Preparing for a Grid Down Power Outage

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Prepping for An Unexpected Power Outage | Backdoor Survival

Survival Basics: Prepping for An Unexpected Power Outage




Preparing for a Grid Down Power Outage — 13 Comments

  1. That chicken combo sale would be a great deal, but I can’t find it on their site. Maybe a long gone deal?

    Enjoy your writing, thanks.


  2. Generators are a good idea… as long as you have fuel! But what do you do when both electricity fail and your out of fuel for your generator?

    We got a Sun Oven. That’s a neat idea and it really works! All you need is a little sunshine and you’re good to go. It even works on cloudy days. Hot enough to cook beef stew and biscuits!

    • The SunOven is awesome, I’ve cooked a number of casseroles in mine on partly cloudy days here in MA. But for folks without the budget for it, there are a number of DIY solar ovens that just need a box, some aluminum foil and either some glass or other transparent covering. Things might not get as hot as a commercial product like the SunOven, but heating up canned foods and stews should be easy enough. I actually have enough stuff to make a few DIY units at home in case of a longer term disaster, since just one SunOven isn’t enough for a larger group.

      On the generator front, solar panels can be quite useful as a fallback. I have a standby generator piped into natural gas from the utility company, but that can get disrupted, so it’s good to have other options. You can go full size with inverters and battery banks, or keep it simple and get a solar battery charger for AA batteries so small battery powered devices will still work during an extended outage, at least as long as you have enough sunny days. I got the C.Crane units for my AA batteries, but I also got a SunJack so I can charge up the included battery packs which can then charge my Kindle and/or iPhone.

  3. I have made and hacked or modified several flashlights. Here are just two of them. I modified a lantern type (6 volt “lantern battery) with 3 leds that had a run time of 65 hours. I added a resistor which was an improvent to the original design because the original flashlight was over driving the leds with too much current. The end result is a 360 hour flashlight for 5 dollars.

    I also made a few super capacitor flashlights. This one has a run time of about 6 hours and according to the specs for the capacitor, It can be charged and discharged 500,000 times.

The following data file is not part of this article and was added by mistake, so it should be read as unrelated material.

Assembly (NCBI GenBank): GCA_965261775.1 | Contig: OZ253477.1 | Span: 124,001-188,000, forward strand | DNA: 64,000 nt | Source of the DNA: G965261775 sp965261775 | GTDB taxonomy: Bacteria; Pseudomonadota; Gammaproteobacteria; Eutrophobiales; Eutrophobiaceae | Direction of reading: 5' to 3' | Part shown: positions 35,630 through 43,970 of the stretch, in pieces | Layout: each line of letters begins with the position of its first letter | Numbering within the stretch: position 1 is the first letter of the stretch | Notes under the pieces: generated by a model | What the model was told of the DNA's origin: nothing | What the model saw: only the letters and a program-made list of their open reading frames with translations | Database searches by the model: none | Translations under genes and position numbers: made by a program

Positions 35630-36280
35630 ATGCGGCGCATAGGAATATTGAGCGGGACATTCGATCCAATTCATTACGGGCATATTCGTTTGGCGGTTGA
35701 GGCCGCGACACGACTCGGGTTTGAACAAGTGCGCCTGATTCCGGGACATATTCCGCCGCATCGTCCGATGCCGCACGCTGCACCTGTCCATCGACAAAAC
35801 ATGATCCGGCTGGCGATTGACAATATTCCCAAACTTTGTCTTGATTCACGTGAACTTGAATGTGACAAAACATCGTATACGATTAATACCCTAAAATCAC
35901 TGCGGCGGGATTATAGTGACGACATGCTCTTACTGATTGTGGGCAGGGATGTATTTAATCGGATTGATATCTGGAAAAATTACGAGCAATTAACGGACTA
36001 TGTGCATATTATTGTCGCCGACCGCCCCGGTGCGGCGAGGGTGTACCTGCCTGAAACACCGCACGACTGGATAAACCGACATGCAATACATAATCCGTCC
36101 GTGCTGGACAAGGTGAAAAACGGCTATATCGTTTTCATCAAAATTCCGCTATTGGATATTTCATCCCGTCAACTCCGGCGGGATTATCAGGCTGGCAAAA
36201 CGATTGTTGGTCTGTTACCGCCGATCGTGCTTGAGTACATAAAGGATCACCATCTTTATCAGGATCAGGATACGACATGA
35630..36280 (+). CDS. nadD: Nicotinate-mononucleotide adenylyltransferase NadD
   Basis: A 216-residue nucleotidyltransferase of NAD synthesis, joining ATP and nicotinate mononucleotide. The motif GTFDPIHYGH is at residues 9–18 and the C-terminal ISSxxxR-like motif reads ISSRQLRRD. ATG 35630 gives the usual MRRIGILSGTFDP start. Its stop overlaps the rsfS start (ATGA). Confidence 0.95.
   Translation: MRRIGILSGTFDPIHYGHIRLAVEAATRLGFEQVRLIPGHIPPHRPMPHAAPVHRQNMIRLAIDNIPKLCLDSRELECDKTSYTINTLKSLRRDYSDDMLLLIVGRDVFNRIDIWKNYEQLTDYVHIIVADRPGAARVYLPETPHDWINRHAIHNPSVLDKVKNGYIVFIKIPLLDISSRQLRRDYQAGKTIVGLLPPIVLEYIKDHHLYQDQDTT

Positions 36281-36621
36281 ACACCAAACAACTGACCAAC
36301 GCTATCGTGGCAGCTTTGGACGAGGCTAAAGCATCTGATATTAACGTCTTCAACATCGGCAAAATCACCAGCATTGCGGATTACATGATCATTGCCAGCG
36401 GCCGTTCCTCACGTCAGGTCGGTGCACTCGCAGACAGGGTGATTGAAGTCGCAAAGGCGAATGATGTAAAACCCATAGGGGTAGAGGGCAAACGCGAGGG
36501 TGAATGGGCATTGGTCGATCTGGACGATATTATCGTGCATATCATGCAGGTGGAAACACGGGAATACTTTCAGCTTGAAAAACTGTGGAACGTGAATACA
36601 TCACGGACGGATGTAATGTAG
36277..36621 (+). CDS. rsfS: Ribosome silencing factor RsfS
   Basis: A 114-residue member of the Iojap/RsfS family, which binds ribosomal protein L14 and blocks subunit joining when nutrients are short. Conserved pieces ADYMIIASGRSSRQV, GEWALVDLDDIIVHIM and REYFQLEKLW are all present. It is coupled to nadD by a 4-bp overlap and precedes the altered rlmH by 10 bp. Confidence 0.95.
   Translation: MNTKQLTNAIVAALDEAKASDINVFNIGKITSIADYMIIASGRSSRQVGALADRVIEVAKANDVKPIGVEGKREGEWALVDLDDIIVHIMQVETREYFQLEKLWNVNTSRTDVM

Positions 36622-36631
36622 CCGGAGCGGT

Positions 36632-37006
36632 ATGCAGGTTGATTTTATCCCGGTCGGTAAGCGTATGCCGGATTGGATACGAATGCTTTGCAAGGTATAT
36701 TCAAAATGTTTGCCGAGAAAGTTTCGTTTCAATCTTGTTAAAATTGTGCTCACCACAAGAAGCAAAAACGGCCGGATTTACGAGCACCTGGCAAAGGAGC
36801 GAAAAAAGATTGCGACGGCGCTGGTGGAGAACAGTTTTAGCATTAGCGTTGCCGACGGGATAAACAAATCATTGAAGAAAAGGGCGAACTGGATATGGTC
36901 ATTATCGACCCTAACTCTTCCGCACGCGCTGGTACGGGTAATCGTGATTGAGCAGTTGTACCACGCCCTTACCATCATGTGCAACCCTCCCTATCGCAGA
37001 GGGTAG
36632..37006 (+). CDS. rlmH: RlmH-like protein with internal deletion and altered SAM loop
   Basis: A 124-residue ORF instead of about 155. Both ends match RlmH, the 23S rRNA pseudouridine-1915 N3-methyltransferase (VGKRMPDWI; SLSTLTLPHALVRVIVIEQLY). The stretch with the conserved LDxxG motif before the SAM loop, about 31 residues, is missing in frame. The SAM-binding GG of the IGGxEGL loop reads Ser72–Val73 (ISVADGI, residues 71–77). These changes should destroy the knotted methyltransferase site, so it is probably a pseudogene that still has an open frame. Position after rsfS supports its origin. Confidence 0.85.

Here are my two micro-solar setups:

    I have back up components and flashlights in my faraday cage because I am getting prepped for this:


  4. I have had a 10kw natural gas powered generator (generac) for 10 years. my only complaint is that the housing is finished in powder coat rather than real paint, and it is rusting out.

    We have had several outages here in NJ, some for several days. Rather than run the generator continuously, which might annoy the neighbors and/or attract thieves, I have bought inverters and deep cycle batteries that I use to run the refrigerator and heat system (natural gas hot water) over night. One size 24 battery can last all night.
    The refrigerator merely plugs into an extension cord that is readily accessible, and then to the wall outlet behind the fridge. I just unplug it and connect it to the inverter.
    On the heating system, I replaced the emergency power shutoff switch with a double pole, double throw center off switch, and connected a power cord to the one throw and the power input to the other throw, the center contacts going to the boiler power connections.
    Now I can plug the cord into the inverter and throw the switch, and run the circulator pump and zone valves, etc. off the inverter.

    Additionally I have bought a 4000W portable generator, which is housed in an unused van, as an additional source to charge the batteries. The van masks the sound pretty well and provides a secure lockable place for the gen. and spare gas cans

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